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5 November 2012 / leggypeggy

On toilet paper—always wise to carry your own


Every wall is a potential toilet, so warnings are common and often ignored. This sign is on the back wall of a hotel.

Even at its thinnest, perhaps especially at its thinnest, toilet paper is an unavoidable topic of conversation on an overland journey. Well, maybe not unavoidable, but certainly a matter of day-to-day concern.

Just yesterday there was a brief panic because our truck had RUN OUT of toilet paper. Now before any other overlanders faint dead-away from that comment, I have to assure you that this truck DOES NOT provide toilet paper. In fact, no overland company in its right mind would even fleetingly consider providing toilet paper.

Toilet paper is a personal thing. Quantities of toilet paper are a personal choice. I’m not going to confess how little toilet paper I can get by on, nor am I going to tattle on those who use two, three, four or even five times as much paper as I do to deal with a bit of wee.

So while an overland truck provides breakfast and dinner when passengers are camping (and sometimes lunch on long-drive days), it would never attempt to provide toilet paper for the masses.

This trip, our toilet paper supply actually comes from those masses. Early on, there was leftover money from some activity, and people used it to buy toilet paper—lots of toilet paper. Now it’s expected and a third purchase of the beloved paper was made today.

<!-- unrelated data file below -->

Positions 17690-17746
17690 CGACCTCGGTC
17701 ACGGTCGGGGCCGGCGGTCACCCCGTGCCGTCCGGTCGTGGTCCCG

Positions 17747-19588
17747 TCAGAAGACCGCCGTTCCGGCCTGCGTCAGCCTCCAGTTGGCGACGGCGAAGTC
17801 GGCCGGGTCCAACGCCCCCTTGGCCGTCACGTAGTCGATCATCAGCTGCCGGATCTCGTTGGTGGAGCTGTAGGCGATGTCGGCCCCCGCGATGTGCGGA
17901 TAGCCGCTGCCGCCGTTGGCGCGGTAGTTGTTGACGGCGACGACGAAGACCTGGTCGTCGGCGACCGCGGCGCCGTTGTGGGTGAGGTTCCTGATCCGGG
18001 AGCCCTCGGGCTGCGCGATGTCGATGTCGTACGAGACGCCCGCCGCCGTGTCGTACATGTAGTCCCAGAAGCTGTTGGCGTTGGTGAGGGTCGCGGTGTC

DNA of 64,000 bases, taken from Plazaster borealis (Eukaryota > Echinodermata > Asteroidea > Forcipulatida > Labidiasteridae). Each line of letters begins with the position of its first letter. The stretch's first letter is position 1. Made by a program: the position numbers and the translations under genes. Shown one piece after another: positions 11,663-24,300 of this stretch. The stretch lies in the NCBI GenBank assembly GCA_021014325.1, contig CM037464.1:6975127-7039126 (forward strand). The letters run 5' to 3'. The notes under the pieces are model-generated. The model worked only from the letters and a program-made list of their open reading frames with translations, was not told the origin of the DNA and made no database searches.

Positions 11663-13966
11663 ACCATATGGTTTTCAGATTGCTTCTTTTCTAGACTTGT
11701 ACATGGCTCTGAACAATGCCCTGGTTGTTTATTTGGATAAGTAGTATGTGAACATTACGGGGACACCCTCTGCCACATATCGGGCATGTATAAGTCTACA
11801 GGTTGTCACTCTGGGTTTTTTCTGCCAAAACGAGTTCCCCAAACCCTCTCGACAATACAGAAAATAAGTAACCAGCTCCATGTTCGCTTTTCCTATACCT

Poor John and I didn’t contribute to the first purchases—or if we did, we did so without realising—but we’ve happily anted up for the second two, for the bargain price of about 20 cents a person. There’s always a chance we’ll run out of our own supply.

And there’s the key—our own supply. In Africa and from London to Sydney, everyone had to buy their own TP (I feel I can use the abbreviation now that we’re on such familiar terms).

On those travels, the TP was often an industrial weight version in lurid hot pink, purple, blue or green. There were 20–50 sheets on a loosely-wound roll, and we went through it like mad even when we were being thrifty. When we stayed in hostel or hotels, most people would pinch a roll or two from their room or the shared toilets, but I would never take a roll—20 sheets, yes, but a whole roll, no.

Turkmenistan’s TP was a steely grey and like coarse sandpaper—my bum remembers it well and I saved a piece to show to disbelievers. I carry it in my camera case!

But the best TP was sold in Yaounde, the capital of Cameroon. Poor John found it in a supermarket near our campground. He bought a pack of four. What made it so good? It was soft, thick (at least 2-ply) and rolled super, super tightly—plus there was no inner core, just sheets and sheets of paper.

The packaging claimed each roll was equal to four normal rolls. But I reckon it was more like one to eight. And through economical use and occasional acquisitions from a hostel, we made it last for seven months—almost until the end of the trip.

I’ve brought two rolls on this trip, and we’re still on the first. We’ve stayed in so many hostels, it’s been easy to keep the supply topped up, 20 sheets at a time. I’ll let you know if I have to buy more before we get to Rio at the end of the year.